Notre Dame

Presented By Stankevitz
Notre Dame

SOUTH BEND, Ind. — Notre Dame faced a similar question in 2014 it faces now: Who’s going to catch the ball?

Two years ago, Notre Dame entered the season having lost 70 percent of its receptions, 74 percent of its receiving yards and 78 percent of its receiving touchdowns from the 2013 season. The answer to the question turned out to be a guy who only had six catches as a freshman the previous year — Will Fuller.

Notre Dame might or might not have another breakout candidate like Fuller on its roster this year. But there’s a constant between 2014 and 2016: wide receivers coach Mike Denbrock.

The Irish are without Fuller (62 catches, 1,258 yards, 14 touchdowns), who became a first-round pick of the Houston Texans after turning pro earlier this year, along with Chris Brown (48 catches, 597 yards, four touchdowns), Amir Carlisle (32 catches, 355 yards, one touchdown) and Corey Robinson (16 catches, 200 yards, one touchdown) at the receiver position.

Add in the losses of running back C.J. Prosise (26 catches, 308 yards, one touchdown) and tight ends Alize Jones (13 catches, 190 yards) and Chase Hounshell (one catch, six yards), and Notre Dame has to replace 82 percent of its 2015 receptions, 87 percent of its receiving yards and 84 percent of its receiving touchdowns this fall.

“It’s like starting over,” Denbrock said. “Last year was kind of a little bit of a year off for me, quite frankly. I mean, I had guys that had heard me say the same things for three years and had kind of got used to being out there in the fray and doing it. Now it kind of regenerates itself and we start all over again, which for me is kind of exciting.

 

“I love the challenge, I love the dynamic of the group. I love their attention to trying to do things the right way, we’re just a little bit inexperienced and we’re learning how to do things the right way.”

Denbrock is in his fifth year coaching Notre Dame’s wide receivers (he spent 2010 and 2011 as the Irish tight ends coach and helped develop Tyler Eifert there, too) and has overseen that regeneration of a receiving corps after the losses of three go-to options in Michael Floyd, T.J. Jones and Fuller. And while an offense requires all its units — quarterbacks, running backs, receivers, tight ends and offensive linemen — working together to succeed, it’s worth noting Notre Dame’s passing S&P+ rankings since Denbrock took over the Irish receivers:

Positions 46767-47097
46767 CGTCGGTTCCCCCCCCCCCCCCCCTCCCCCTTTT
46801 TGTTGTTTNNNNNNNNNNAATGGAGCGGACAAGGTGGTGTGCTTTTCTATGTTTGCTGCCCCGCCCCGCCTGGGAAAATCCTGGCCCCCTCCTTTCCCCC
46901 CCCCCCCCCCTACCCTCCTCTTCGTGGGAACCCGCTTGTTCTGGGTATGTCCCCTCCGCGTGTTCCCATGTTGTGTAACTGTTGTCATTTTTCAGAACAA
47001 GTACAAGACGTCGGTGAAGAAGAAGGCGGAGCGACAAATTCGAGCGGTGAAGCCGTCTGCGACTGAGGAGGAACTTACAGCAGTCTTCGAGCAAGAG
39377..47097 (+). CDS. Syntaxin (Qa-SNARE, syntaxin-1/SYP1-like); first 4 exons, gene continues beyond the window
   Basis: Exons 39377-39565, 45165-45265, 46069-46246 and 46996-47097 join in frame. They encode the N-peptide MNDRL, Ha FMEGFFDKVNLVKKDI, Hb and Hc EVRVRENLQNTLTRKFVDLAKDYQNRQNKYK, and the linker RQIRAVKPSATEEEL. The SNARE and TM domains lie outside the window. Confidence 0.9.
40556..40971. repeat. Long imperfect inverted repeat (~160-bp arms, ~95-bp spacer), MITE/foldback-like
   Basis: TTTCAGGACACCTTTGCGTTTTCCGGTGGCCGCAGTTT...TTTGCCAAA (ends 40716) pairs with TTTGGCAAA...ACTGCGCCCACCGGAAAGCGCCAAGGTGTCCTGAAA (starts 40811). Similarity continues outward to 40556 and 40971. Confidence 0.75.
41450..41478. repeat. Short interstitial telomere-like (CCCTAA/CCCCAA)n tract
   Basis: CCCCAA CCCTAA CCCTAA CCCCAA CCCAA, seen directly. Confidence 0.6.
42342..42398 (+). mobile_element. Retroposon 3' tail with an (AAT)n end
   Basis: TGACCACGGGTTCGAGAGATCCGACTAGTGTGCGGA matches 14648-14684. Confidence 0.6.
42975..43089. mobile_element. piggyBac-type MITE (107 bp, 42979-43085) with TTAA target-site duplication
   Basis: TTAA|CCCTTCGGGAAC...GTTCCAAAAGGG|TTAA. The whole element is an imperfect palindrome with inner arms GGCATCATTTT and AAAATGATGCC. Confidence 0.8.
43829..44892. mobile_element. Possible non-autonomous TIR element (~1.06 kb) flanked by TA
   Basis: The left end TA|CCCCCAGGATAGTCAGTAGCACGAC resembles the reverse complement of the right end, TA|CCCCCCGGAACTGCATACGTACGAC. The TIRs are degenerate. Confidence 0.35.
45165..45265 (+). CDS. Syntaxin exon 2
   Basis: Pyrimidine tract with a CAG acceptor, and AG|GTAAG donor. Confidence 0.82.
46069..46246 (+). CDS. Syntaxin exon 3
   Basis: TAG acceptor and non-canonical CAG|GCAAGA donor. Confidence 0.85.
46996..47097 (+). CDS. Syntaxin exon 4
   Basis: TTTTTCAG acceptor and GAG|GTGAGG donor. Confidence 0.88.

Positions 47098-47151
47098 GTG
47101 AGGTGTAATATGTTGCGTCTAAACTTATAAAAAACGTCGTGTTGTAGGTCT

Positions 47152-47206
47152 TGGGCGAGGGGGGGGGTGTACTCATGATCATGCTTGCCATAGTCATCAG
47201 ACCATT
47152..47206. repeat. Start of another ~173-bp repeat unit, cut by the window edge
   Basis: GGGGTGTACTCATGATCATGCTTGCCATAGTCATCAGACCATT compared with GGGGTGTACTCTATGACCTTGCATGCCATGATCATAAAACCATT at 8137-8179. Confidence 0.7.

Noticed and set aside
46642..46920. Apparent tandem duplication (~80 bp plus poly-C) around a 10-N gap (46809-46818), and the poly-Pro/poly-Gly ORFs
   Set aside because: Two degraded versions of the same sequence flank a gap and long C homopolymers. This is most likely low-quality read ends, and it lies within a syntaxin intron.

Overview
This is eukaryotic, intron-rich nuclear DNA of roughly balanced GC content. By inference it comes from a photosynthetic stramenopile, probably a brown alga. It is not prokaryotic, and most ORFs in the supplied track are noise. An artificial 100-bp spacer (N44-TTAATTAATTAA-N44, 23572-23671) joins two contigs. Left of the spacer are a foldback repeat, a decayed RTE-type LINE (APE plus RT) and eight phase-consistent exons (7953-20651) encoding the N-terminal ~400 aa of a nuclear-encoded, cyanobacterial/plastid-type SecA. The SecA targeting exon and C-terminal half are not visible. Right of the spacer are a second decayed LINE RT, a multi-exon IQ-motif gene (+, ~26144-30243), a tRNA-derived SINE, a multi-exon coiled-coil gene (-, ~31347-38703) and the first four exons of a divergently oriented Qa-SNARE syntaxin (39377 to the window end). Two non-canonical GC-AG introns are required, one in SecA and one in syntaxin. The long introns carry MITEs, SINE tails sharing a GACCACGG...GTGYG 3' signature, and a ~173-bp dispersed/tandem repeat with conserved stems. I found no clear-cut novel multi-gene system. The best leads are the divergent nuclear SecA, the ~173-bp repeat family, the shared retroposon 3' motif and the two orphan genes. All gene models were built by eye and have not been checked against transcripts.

2012: fifth

2013: 15th

2014: 13th

2015: eighth

Even if you might view some of those rankings as a bit bullish — like 2012’s, which seems high for a year in which Notre Dame deployed a conservative run-first offense — they’re solid evidence of Denbrock’s success in developing reliable pass-catchers.

“He's someone that doesn’t take anything less than what you can give,” redshirt junior receiver and captain Torii Hunter Jr. said. “He expects you to give 100 percent all the time. He just wants you to max out your potential, whatever it may be. And I’m grateful for the type of coach that he is because he never lets us get away with half-done.”

Of course, it helps that Notre Dame has recruited exceedingly well at the receiver position over the last few years. Jones, DaVaris Daniels, Corey Robinson, Fuller, Hunter, Corey Holmes, Equanimeous St. Brown, Miles Boykin, C.J. Sanders, Chase Claypool and Javon McKinley were all Rivals four-star recruits, while three-star recruit Chris Brown developed into a rock-solid player and fellow three-star prospect Kevin Stepherson impressed during spring and preseason camp (he's expected to play against Texas despite his arrest earlier this month).

While coach Brian Kelly said he’s “concerned” and that all those inexperienced receivers — St. Brown, Sanders, Boykin, Holmes, Claypool, McKinley, Stepherson and ex-walk-on Chris Finke — are “suspects,” he has an immense amount of trust in Denbrock. The two have coached together for 16 non-consecutive seasons, with Denbrock serving as both an offensive and defensive coordinator, a tight ends coach, a wide receivers coach and an associate head coach. Denbrock, too, has coached offensive line and linebackers at various stops in his 30-year coaching career.

“He knows the offense and the system and he knows what I look for and what I'm trying to do, and so it's a great relationship because I don't have to micromanage him,” Kelly said. “All I have to do is kind of say, this is the direction I would like to go, and he's off and running.

 

“So any time you have that, and a longstanding relationship with somebody that knows exactly where you want to go, it allows to you do so many other things and it allows me to help coach some of the players at a level, a grass roots level that sometimes the head coach doesn't get a chance to do.”

There’s been some inconsistency with players during practice in August, but that’s to be expected with such a green group.

“He’s on us hard,” St. Brown said. “He knows he has to be harder than ever because we have a young group of receivers.”

But why should 2016, even with all the uncertainty surrounding that position, be any different? There’s that saying that you should never bet against a streak. And Denbrock is on a pretty good streak.

“I just think you gotta be very consistent and very demanding with what you ask them to do and not let their youthfulness be an excuse for not playing at the level they should play at,” Denbrock said. “They get it, they understand it, and they’re growing.”